Today, comedy and horror are like peanut butter and chocolate. We can’t remember a time when the two weren’t part and parcel of each other’s make-up, and everyone is convinced they go great together. But not too long ago, fear and fun were barely on speaking terms, the laughs left to efforts that specifically went for the giggles, not gore. As Scary Movie enters its fifth installment, here’s a look back at 10+ titles that attempted to merge the macabre with the madcap. The results weren’t always spot on, but they also helped make movies like Sam Raimi’s classic combo Evil Dead 2 possible.
It made perfect crossover sense: Take Universal’s famous monsters and pair them up with the studio’s main comedy couple. Over the course of the next 15 years, they would meet up with everyone from Bela Lugosi’s Dracula to Dr. Jekyll and Mr. Hyde. The result was a string of hits that often serve as a child’s — and the occasional adult’s — introduction into the world of old fashioned scary movies.
Those ’70s stalwarts, the husband and wife team of Richard Benjamin and Paula Prentiss, jumped on the post-Jason bandwagon, and with a little help from Roger’s daughter Julie Corman and a demo ripe for exploiting, they came up with this witty, yet often weak, spoof of the haunted house tale. There’s ghouls and ghosts o’plenty, but unlike the title suggests, nary a psycho slasher can be found.
Trying to make a bad movie on purpose hardly ever works. Trying to reference the schlock of the ’50s and early ’60s while keeping your post-millennial irony intact makes it even worse. Luckily, the individuals behind this uneven humor homage to Ed Wood and Burt I. Gordon know their crap. They keep things just cheeky enough to warrant a contemporary attention span, while overloading the script with obvious B-movie nods.
Independent filmmakers are always looking for a way to break into the business. Fright is one of those genres that’s both profitable (most of the time) and popular (ditto). So it comes as no great surprise that this ridiculous riff on the monster movie would be so off-color… and so hilarious. After all, who can’t love an effort which features a serial killer merging with sewage waste to become a giant murderous poo creature?
Before this take on Halloween and Friday the 13th, Mickey Rose was known as one of Woody Allen’s childhood friends… as well as a collaborator on the scripts for the auteur’s initial offerings Take the Money and Run and Bananas. Here, a psycho known as “The Breather” stalks nubile young girls, using random classroom items as his means of death dealing. Three decades ago this was a scream. Today, not so much.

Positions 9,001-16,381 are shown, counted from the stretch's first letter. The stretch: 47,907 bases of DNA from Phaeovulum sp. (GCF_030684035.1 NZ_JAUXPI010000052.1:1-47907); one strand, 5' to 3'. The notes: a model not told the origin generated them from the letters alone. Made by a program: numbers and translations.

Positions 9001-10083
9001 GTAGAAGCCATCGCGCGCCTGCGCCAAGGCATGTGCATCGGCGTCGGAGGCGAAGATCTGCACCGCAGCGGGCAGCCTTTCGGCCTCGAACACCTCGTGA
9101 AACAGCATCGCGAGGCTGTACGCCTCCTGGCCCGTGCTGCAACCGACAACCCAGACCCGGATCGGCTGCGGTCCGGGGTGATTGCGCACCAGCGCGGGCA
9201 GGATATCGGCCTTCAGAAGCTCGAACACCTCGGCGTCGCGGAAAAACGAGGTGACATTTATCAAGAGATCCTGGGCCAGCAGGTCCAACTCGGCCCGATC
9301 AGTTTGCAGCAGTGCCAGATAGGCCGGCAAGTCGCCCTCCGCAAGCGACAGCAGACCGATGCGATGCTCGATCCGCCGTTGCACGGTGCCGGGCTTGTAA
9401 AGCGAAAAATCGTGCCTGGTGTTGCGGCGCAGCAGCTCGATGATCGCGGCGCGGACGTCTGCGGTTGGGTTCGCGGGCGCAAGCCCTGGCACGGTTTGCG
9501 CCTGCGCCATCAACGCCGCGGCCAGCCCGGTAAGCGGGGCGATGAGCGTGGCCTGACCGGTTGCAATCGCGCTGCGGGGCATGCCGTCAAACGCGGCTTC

Inspired by the fourth film on this list, the brothers Wayans decided that the entire creepshow category needed a bust in the chops. Adding in a healthy dose of gross out gags and over the top bad taste, they managed to out-crude the competition and spawn an entire fright franchise. Sadly, the most recent installments have none of the original’s drive, vigor, and dare it be said, wit.
While it’s more straight-ahead terror than outright spoof, Wes Craven’s reinvention of the slasher film stands as a perfectly meta commentary on the fright flick subgenre. Within its traditional blood and guts is a goofy layer of self-reflection that turns several scenes into a combination of horror and humor. While the sequels tended to veer away from said amalgamation, the original stands as a bold benchmark.
The title alone should tell you where this movie’s main motives lie. More or less a surreal repackaging of the Kentucky Fried films of the ’70s with a wink and a nod to giant monster movies, the entire enterprise feels like someone’s private joke that became public awareness. And let’s not forget the amazing musical score, including the raucous title theme and the internal “hit,” “Puberty Love.”
Before they would put the Podunk Colorado town of South Park on the map, Trey Parker and Matt Stone made a name for themselves with this clever combination of old fashioned Hollywood musical and splatter fest. Dealing with a real-life case of frontier era cannibalism, the boys turned their college film school assignment into one of the best examples of the horror spoof ever.
Mel Brooks remains the king when it comes to topical, tasteless lampoons. There are still no better satiric social commentary than Blazing Saddles. Here, he uses a love of Universal monster movies and the arch, arcane way they treated their material to mock everything Mary Shelley’s modern Prometheus stands for. Gene Wilder is especially good as the mad scientist who wants to play God. A true masterpiece and the pinnacle of mixing fright with funny business.